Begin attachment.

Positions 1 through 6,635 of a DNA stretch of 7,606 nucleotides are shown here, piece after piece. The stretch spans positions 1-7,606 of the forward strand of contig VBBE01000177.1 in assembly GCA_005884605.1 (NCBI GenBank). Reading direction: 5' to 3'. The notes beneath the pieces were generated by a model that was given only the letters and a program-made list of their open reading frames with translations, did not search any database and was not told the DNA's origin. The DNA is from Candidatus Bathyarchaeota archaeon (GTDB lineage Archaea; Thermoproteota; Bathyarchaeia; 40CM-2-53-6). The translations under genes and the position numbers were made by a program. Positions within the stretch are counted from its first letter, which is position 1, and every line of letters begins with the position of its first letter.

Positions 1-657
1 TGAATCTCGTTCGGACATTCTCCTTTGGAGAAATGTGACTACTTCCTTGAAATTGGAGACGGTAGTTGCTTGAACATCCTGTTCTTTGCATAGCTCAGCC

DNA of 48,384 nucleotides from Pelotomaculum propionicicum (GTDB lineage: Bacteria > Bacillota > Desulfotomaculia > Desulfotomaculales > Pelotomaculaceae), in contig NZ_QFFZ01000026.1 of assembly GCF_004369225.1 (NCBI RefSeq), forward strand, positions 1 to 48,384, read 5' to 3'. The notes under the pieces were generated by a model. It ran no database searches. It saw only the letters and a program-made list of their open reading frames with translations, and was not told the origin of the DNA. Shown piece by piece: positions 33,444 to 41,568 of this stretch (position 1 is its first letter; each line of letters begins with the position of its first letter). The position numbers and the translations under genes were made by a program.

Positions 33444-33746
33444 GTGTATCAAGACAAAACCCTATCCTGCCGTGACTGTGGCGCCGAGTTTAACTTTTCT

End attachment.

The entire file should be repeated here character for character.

Positions 1 through 6,635 of a DNA stretch of 7,606 nucleotides are shown here, piece after piece. The stretch spans positions 1-7,606 of the forward strand of contig VBBE01000177.1 in assembly GCA_005884605.1 (NCBI GenBank). Reading direction: 5' to 3'. The notes beneath the pieces were generated by a model that was given only the letters and a program-made list of their open reading frames with translations, did not search any database and was not told the DNA's origin. The DNA is from Candidatus Bathyarchaeota archaeon (GTDB lineage Archaea; Thermoproteota; Bathyarchaeia; 40CM-2-53-6). The translations under genes and the position numbers were made by a program. Positions within the stretch are counted from its first letter, which is position 1, and every line of letters begins with the position of its first letter.

Positions 1-657
1 TGAATCTCGTTCGGACATTCTCCTTTGGAGAAATGTGACTACTTCCTTGAAATTGGAGACGGTAGTTGCTTGAACATCCTGTTCTTTGCATAGCTCAGCC

DNA of 48,384 nucleotides from Pelotomaculum propionicicum (GTDB lineage: Bacteria > Bacillota > Desulfotomaculia > Desulfotomaculales > Pelotomaculaceae), in contig NZ_QFFZ01000026.1 of assembly GCF_004369225.1 (NCBI RefSeq), forward strand, positions 1 to 48,384, read 5' to 3'. The notes under the pieces were generated by a model. It ran no database searches. It saw only the letters and a program-made list of their open reading frames with translations, and was not told the origin of the DNA. Shown piece by piece: positions 33,444 to 41,568 of this stretch (position 1 is its first letter; each line of letters begins with the position of its first letter). The position numbers and the translations under genes were made by a program.

Positions 33444-33746
33444 GTGTATCAAGACAAAACCCTATCCTGCCGTGACTGTGGCGCCGAGTTTAACTTTTCT